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year student Robert Swindle. " Where is all the money going?"
     "Most of the kids here can barely afford to pay for school as it is. With all these increases, kids are gonna have to start leaving school," Justin Dillman said.
     However, unlike the per-unit-fee increase from $11 to $18, the parking fee increase really has nothing to do with the state's dismal fiscal situation. State funding for California's 108 community colleges only allows for student-learning related programs and not for parking, said Vice President of Student Services Dr. Willard Lewallen.
     State education code 76360, along with regulating parking fees, also defines what the parking budget can be used for. According to the code, parking services included "the purchase, construction and operation and maintenance of parking facilities." It is left to the discretion of individual colleges to include security as a park

ing service, and this is done at VVC. Therefore, the parking budget, which is derived from parking permits, meters and citations, covers expenses for campus security -- lighting and campus police -- and the upkeep of parking lots.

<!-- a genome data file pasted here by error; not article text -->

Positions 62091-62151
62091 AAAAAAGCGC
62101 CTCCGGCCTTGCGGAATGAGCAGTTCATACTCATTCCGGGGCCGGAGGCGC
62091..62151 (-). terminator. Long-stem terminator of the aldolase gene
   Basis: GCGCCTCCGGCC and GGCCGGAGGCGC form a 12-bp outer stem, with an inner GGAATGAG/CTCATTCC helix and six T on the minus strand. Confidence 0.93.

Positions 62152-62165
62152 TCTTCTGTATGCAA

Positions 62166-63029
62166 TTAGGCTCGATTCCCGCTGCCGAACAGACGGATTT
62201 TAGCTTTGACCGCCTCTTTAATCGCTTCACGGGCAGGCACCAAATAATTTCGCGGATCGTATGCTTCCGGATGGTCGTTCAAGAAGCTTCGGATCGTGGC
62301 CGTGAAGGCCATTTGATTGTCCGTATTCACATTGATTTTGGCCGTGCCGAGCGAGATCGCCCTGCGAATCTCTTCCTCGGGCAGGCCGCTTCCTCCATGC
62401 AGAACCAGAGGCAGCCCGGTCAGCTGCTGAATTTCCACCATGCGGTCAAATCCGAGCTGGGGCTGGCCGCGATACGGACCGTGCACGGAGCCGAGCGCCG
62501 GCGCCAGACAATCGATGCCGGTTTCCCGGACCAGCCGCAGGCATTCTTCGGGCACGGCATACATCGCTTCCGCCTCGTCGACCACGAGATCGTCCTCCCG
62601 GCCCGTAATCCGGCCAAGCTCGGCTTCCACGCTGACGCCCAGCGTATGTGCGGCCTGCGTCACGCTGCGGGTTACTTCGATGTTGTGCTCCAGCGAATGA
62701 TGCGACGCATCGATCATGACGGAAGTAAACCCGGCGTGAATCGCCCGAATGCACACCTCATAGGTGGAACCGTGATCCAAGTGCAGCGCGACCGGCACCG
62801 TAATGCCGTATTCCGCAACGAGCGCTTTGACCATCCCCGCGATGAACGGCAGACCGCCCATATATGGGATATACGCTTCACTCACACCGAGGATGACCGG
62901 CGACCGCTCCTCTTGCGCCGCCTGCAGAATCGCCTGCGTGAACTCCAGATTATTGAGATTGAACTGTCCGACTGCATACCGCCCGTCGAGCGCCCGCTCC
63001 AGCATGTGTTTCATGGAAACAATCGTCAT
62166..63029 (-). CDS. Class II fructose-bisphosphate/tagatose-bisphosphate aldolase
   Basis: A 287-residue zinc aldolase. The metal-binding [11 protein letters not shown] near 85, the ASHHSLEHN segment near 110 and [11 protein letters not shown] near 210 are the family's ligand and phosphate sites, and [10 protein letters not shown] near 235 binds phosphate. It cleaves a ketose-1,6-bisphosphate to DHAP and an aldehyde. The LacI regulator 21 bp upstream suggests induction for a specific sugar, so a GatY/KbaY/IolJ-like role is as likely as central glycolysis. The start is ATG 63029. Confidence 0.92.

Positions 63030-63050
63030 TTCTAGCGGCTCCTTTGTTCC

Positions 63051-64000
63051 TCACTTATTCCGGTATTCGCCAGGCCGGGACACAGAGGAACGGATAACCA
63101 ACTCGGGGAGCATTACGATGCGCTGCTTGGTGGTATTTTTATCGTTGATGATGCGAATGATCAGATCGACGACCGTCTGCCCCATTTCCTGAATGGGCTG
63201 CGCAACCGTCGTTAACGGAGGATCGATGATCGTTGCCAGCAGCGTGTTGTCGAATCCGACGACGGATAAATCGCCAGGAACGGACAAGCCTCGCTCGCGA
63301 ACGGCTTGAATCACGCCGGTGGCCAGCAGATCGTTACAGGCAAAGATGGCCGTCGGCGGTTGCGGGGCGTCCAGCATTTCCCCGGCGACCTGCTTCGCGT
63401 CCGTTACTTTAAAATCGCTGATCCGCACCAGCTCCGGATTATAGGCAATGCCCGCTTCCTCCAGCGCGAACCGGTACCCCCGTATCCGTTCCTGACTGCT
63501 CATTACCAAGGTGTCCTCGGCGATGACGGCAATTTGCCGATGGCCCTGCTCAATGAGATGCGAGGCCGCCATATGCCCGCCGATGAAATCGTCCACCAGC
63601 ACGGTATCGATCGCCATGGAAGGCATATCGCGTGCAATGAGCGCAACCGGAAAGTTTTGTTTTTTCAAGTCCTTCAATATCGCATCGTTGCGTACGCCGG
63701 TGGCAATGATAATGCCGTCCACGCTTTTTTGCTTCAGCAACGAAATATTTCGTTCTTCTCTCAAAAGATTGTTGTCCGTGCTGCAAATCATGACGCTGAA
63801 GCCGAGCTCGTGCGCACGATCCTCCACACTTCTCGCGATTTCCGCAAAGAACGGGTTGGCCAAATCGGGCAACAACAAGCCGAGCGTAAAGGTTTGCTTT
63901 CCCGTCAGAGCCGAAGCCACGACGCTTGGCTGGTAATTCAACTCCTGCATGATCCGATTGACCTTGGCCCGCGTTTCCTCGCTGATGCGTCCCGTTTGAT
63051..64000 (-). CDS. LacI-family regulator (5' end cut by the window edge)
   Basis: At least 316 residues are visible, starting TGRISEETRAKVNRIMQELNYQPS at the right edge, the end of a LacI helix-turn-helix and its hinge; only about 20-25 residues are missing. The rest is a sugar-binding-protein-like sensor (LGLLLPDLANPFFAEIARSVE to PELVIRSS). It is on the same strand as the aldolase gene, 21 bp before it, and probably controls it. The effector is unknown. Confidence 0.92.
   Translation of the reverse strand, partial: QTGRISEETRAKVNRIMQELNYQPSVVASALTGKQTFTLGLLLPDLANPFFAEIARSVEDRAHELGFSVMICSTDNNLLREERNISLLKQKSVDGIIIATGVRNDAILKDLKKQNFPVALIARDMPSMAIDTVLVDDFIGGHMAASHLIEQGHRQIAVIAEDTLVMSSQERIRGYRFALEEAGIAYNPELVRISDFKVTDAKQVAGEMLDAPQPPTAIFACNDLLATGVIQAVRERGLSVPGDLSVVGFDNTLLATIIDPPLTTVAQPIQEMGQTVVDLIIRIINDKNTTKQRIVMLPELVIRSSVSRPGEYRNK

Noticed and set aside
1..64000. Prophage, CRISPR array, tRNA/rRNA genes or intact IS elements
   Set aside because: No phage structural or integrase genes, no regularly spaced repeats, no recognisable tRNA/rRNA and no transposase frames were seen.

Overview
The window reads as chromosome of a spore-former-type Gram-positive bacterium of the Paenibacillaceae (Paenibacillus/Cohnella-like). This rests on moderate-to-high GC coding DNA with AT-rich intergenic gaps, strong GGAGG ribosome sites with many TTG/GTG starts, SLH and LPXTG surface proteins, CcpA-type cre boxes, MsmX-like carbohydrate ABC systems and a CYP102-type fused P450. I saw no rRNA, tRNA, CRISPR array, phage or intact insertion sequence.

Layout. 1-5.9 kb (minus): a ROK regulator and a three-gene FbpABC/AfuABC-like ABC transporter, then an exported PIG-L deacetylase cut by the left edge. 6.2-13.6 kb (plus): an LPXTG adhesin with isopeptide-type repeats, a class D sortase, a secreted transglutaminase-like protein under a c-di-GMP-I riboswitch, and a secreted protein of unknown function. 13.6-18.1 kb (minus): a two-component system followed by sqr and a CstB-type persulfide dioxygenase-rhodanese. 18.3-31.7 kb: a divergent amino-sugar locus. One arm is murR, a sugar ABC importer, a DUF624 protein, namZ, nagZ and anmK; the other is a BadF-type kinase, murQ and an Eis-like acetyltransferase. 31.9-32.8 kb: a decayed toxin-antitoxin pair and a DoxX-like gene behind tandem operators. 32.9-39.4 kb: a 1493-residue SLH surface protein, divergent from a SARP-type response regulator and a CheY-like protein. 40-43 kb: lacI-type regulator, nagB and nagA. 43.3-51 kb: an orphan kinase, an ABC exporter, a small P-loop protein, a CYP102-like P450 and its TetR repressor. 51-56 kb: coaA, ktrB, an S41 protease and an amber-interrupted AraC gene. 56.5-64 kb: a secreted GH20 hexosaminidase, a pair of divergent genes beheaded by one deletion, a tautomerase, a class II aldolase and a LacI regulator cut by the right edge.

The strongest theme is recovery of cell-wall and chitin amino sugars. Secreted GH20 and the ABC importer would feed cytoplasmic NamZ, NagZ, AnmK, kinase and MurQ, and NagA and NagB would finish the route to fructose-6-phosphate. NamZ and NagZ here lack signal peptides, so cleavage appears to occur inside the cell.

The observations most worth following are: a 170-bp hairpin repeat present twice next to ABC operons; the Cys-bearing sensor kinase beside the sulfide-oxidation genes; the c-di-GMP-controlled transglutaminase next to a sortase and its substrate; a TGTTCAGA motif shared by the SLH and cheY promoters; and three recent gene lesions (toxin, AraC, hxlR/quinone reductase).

"We never have the money for all the repairs that need doing. We try to cycle through these costs. Fixing one parking lot can cost as much as $50,000," said Lewallen. "We don't want to go into the general fund for improvements." However, this has been done in the past, he said.
     Director of Maintenance and Operations Steve Garcia said that the main problem is that "we do not have a set yearly amount to work with for parking repairs." Garcia said if his department had a set amount to use each year, maintenance could occur regularly and thus prevent parking lots from falling into serious disrepair and costing big money to bring up to acceptable condition. Garcia

said performing regular maintenance on four parking lots a year would keep them in good condition.
     "There hasn't been money set aside because we haven't had it," said Lewallen. "The goal is to create revenue for parking. We have no plans for increasing campus police."     
      Garcia said currently needed repairs could amount to over half a million. In Spring 2003, upgrading of parking lots 5, 7, 8 and 23 was done with college district funds and then Maintenance and Operations completed three other projects with their own funds
     Lewallen said that even though the college wants to raise enough revenue through the fee increases, officials will have to see how much revenue will be generated by the increases. He said some people may opt to pay for daily parking tickets instead of the semester fee. Also, he said, part of the parking budget is received from parking citations and that varies.